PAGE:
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Herschel hits the airwaves

11 November 2009

Herschel Image

A leading University scientist whose research helped create one of the most powerful and ambitious astronomical satellites ever made will feature in a two-part Radio 4 programme.

The Herschel Space Telescope is a two-part series to be aired on Radio 4 on Wednesday 18th November, 11:00-11:30am and Wednesday 25th November, 11:00-11:30am. BBC science reporter Jonathan Amos follows the engineers and scientists working on the SPIRE instrument for the European Space Agency’s Herschel satellite. Herschel is one of the most important missions in the history of European spaceflight and was launched successfully on May 14 this year.

The SPIRE instrument was built by an international team led by Professor Matt Griffin, School of Physics and Astronomy. The programme tells the story of the UK SPIRE team, including several members from Cardiff, as they prepared for the launch of Herschel and as the first results came in.

As well as Professor Griffin, other members of staff in the School of Physics and Astronomy who contributed to the project are also featured. They include: Professor Steve Eales, Dr Jon Davies, Dr Kate Isaak, and Dr Pete Hargrave as well as post-doctoral researchers Dr Jason Kirk, Dr Michael Pohlen, and Dr Luca Cortese.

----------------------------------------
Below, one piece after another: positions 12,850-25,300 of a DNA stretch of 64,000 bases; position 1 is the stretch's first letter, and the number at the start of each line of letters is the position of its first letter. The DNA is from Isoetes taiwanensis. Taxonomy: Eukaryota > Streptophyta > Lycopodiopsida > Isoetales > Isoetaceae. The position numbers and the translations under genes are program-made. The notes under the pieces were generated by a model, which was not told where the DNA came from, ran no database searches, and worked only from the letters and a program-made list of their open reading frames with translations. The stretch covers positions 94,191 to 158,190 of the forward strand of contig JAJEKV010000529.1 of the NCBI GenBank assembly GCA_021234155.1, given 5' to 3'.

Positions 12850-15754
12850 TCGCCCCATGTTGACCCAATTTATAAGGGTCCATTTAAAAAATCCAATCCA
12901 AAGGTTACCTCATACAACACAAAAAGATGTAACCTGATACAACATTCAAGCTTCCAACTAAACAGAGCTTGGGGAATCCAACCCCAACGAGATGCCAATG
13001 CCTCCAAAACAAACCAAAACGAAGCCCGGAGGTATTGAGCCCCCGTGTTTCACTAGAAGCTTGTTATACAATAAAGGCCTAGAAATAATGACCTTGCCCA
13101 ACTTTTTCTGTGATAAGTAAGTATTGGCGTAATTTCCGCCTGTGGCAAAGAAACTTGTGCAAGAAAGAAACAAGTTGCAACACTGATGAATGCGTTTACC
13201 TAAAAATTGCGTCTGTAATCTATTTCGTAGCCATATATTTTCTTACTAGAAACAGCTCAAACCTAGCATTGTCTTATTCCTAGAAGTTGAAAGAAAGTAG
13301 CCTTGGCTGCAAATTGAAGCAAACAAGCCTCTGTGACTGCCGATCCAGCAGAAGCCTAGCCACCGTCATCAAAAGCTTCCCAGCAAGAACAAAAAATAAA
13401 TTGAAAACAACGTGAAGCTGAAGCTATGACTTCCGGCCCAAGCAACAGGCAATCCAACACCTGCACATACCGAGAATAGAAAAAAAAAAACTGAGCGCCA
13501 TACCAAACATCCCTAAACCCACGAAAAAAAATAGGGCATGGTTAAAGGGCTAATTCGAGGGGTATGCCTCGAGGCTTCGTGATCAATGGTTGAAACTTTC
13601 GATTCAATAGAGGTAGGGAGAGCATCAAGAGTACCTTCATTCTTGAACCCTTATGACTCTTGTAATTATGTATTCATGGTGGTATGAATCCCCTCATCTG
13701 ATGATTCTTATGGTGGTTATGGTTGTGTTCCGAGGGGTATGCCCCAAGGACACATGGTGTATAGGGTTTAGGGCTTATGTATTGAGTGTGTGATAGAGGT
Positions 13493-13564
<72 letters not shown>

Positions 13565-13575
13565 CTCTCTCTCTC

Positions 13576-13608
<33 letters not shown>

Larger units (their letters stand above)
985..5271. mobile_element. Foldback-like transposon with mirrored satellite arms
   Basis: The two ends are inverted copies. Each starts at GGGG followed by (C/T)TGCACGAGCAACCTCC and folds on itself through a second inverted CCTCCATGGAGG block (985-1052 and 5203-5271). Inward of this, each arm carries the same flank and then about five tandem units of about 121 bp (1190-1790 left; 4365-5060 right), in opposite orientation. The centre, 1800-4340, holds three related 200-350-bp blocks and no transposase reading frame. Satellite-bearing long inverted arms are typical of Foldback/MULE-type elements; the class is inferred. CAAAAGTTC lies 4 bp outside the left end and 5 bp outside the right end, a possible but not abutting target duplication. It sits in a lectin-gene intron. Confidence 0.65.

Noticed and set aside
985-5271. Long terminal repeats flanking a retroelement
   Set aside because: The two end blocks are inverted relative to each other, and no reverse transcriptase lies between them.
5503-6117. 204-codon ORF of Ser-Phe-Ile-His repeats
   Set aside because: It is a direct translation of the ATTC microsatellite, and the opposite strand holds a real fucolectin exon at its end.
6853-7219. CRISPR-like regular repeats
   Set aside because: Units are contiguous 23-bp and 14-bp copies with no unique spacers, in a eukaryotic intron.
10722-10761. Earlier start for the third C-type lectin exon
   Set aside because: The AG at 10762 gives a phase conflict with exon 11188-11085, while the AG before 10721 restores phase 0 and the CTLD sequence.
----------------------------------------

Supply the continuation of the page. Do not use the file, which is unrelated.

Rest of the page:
Herschel carries the biggest telescope ever sent to space and is already giving astronomers their best view yet of the Universe at far-infrared and sub-millimetre wavelengths. It can peer through obscuring clouds of dust to look at the early stages of star birth and galaxy formation; it can examine the composition and chemistry of comets and planetary atmospheres in the Solar System; and it is able to study the star-dust ejected by dying stars into interstellar space which form the raw material for planets like the Earth.

Professor Griffin said: "With its big telescope and sophisticated and sensitive instruments, including SPIRE, Herschel is a very powerful observatory for many studies from our own solar system to the most distant galaxies. Already we can see that its results will reveal how stars like the Sun are forming in our own galaxy today, how planetary systems can develop from the dust and gas around young stars, and how the galaxies grew and evolved over cosmic time.

"Astronomers from Cardiff are at the forefront in making these exciting scientific discoveries – we are delighted that the work of Cardiff scientists will be featured in such an important radio programme."

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